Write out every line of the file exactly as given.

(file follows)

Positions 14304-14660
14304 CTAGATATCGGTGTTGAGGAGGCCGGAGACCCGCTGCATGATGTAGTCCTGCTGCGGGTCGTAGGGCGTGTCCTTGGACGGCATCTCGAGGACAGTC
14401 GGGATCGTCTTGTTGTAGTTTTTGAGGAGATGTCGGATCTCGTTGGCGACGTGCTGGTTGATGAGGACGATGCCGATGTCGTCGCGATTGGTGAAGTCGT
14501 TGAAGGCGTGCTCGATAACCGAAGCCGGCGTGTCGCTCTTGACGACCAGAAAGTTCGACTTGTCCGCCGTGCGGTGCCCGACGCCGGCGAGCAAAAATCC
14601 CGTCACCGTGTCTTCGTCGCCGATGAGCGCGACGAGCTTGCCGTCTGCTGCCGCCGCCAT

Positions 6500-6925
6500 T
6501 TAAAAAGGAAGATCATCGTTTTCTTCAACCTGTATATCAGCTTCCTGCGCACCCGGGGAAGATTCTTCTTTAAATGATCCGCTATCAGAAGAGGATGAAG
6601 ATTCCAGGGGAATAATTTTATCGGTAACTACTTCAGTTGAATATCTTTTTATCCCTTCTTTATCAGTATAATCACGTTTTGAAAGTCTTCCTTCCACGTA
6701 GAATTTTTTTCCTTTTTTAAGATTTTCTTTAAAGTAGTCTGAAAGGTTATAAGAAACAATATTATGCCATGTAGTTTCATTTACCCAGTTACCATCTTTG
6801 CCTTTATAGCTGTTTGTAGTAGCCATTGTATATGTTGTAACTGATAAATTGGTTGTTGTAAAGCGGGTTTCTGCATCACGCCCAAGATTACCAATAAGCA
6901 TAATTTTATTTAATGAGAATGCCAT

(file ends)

Positions 14304-14660
14304 CTAGATATCGGTGTTGAGGAGGCCGGAGACCCGCTGCATGATGTAGTCCTGCTGCGGGTCGTAGGGCGTGTCCTTGGACGGCATCTCGAGGACAGTC
14401 GGGATCGTCTTGTTGTAGTTTTTGAGGAGATGTCGGATCTCGTTGGCGACGTGCTGGTTGATGAGGACGATGCCGATGTCGTCGCGATTGGTGAAGTCGT
14501 TGAAGGCGTGCTCGATAACCGAAGCCGGCGTGTCGCTCTTGACGACCAGAAAGTTCGACTTGTCCGCCGTGCGGTGCCCGACGCCGGCGAGCAAAAATCC
14601 CGTCACCGTGTCTTCGTCGCCGATGAGCGCGACGAGCTTGCCGTCTGCTGCCGCCGCCAT

Positions 6500-6925
6500 T
6501 TAAAAAGGAAGATCATCGTTTTCTTCAACCTGTATATCAGCTTCCTGCGCACCCGGGGAAGATTCTTCTTTAAATGATCCGCTATCAGAAGAGGATGAAG
6601 ATTCCAGGGGAATAATTTTATCGGTAACTACTTCAGTTGAATATCTTTTTATCCCTTCTTTATCAGTATAATCACGTTTTGAAAGTCTTCCTTCCACGTA
6701 GAATTTTTTTCCTTTTTTAAGATTTTCTTTAAAGTAGTCTGAAAGGTTATAAGAAACAATATTATGCCATGTAGTTTCATTTACCCAGTTACCATCTTTG
6801 CCTTTATAGCTGTTTGTAGTAGCCATTGTATATGTTGTAACTGATAAATTGGTTGTTGTAAAGCGGGTTTCTGCATCACGCCCAAGATTACCAATAAGCA
6901 TAATTTTATTTAATGAGAATGCCAT